I’d heard about this Wart Stone when I was conducting a similar project in Castlebridge some time ago. Declan Flanagan told me about it as I’d found an almost identical Wart Stone in the Old Graveyard in Screen. 
 
This Wart Stone lies on the side of the road and borders the town land of Riesk. In the same manner as many wart stones, the belief is that the rainwater which gathers in the stone has curing properties and was always used for the curing of warts. In fact one of the young people on our excursion to the stone had a wart and ‘for the crack’ dipped her finger in the water. Low and behold, in the weeks to follow, the wart disappeared. 
 
Although some refer to this as a bullaun stone it is generally believed not to be the case and instead the base for a high cross. Although bullaun stones are relatively plentiful in North Wexford, Carlow and Wicklow, many are not as well formed as this and Edward Culleton in “On Our Own Ground” too suggests that this may be a base for a cross. Nevertheless, the belief is that what was once a holy object is now the source of a healing power. You will often find a headstone or a flat with a slight dip where water gathers and people too believe this water to have healing powers.
 
What is similar to this case and the Castlebridge case is the story that once it belonged to a church that many believe once stood close by. Although not on any OSI maps and not associated with Killila, many still call the field behind the Wart Stone the Church Field. So there could have been a small church here, however there is no trace of it on the OSI maps, possibly it could have been a clay walled church and there were no visible ruins left when the maps were produced.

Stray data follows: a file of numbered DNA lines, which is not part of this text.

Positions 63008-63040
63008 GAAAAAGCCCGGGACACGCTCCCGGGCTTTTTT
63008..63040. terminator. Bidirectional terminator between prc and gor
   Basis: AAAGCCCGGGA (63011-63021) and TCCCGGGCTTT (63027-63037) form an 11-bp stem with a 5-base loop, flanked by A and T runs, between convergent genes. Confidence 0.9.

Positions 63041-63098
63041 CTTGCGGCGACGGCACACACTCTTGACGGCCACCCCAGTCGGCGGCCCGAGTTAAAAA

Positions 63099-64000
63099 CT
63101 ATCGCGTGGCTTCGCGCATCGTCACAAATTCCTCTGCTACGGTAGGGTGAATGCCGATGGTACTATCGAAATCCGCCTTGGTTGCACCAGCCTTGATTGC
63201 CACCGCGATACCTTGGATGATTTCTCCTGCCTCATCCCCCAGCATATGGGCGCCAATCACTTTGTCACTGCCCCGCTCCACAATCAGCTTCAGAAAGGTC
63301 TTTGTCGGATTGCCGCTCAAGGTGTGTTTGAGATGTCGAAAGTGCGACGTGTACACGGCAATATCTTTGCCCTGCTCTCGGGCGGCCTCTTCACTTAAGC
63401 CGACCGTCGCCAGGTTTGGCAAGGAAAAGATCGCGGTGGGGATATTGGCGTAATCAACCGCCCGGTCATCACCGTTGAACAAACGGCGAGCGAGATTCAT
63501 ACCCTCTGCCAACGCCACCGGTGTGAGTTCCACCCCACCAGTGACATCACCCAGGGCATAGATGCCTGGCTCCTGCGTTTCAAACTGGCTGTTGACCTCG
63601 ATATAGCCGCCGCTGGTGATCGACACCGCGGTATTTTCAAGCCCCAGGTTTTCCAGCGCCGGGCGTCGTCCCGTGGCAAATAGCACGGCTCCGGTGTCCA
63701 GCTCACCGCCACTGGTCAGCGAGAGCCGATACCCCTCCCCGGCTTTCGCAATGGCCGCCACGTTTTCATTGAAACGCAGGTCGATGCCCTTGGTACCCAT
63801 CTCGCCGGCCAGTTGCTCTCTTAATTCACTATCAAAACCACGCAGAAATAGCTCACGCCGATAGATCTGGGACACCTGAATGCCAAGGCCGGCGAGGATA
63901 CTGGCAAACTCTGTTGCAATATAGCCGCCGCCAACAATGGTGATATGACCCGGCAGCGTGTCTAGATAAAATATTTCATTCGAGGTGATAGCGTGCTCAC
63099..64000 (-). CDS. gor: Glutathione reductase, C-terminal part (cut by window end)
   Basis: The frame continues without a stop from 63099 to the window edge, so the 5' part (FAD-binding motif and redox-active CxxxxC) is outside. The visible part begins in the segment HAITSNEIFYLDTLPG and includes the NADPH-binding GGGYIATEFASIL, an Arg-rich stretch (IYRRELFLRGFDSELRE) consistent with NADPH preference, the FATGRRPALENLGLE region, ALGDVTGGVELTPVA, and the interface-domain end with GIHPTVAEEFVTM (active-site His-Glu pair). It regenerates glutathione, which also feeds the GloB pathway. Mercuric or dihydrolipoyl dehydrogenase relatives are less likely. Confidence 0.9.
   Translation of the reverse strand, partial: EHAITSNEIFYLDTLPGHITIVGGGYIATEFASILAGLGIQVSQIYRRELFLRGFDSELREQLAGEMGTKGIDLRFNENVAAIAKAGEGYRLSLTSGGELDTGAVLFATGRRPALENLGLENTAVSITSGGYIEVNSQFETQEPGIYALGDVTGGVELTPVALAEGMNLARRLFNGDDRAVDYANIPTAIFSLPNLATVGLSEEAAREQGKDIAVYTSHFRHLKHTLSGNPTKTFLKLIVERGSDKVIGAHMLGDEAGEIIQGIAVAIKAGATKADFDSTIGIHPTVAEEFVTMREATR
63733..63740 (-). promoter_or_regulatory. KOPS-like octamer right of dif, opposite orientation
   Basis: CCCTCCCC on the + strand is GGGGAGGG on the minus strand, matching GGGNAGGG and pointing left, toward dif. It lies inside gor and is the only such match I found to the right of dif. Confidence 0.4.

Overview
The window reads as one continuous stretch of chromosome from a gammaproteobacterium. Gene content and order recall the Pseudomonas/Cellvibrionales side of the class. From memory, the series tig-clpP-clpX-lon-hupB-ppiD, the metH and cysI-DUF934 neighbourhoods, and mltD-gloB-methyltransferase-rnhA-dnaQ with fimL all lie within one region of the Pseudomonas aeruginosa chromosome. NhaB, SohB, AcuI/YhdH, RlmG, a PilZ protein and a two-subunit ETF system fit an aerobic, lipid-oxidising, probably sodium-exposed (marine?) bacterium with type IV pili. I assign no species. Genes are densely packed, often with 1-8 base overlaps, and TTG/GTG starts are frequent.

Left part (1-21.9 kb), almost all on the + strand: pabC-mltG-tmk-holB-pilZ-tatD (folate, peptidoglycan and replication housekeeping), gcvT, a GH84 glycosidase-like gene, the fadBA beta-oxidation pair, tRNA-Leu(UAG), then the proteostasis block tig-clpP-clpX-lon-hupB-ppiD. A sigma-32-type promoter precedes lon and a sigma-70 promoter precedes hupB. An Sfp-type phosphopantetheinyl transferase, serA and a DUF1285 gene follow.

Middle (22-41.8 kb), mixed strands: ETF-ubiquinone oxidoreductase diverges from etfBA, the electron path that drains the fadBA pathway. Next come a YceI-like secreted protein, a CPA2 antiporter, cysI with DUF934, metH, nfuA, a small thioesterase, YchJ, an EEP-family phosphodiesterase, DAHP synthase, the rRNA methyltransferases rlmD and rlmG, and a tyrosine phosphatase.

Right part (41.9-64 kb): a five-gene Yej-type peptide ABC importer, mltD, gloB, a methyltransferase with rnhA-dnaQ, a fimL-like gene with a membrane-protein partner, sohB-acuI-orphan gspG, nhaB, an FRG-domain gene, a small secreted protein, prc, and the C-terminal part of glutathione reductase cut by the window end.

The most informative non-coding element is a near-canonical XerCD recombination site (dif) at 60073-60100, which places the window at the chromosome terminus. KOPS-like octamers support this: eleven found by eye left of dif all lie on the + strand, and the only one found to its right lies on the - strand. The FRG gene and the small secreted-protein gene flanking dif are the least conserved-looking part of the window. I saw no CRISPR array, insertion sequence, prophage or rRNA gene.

There still exists a story locally about the font of the church that once stood there. Although the story exists, the font doesn’t. Both Declan Flanagan and Eugene Murphy told me this story, almost identical in description, however what is interesting about this story is that it too is almost identical to another account which exists in Castlebridge.

In St. Brigid’s Graveyard in Ardtramon in Castlebridge a local land owner decided to take the font from the site and use it in their farmyard. The story goes that it took six fine horses to drag the font up to the yard where it was used for water for livestock. A holy woman warned the owners that they would have no luck removing it from its original site and to use it for animals to drink from. Low and behold, many animals started to get sick and die, so the owners decided to take it back to where they got it. However, this time it was pulled by just two asses: ‘it took six horses to pull it up to the house, and two asses to bring it back down’.  The asses being the owners of the land!
 
Almost identical is the story from here. Declan and Eugene recall that a local farmer too took the font from this site and used it to feed pigs. Instead of the pigs getting fatter with all the food the farmer kept putting in the font, the pigs grew smaller and sicker. The story goes that a hand was seen coming out from under the font and taking the food. So, the farmer stopped what he was doing and stopped using the font for this purpose. Needless to point out, the moral of the story was never to interfere with something holy and especially not to disrespect such a holy object. 
 
Unfortunately, unlike the Castlebridge version of this story where the font was brought back to the graveyard/church grounds and remains to this day, this particular font has since gone missing. Maybe someone knows where it is? 

The Wart Stone

Ballynellard, Blackwater, Co. Wexford

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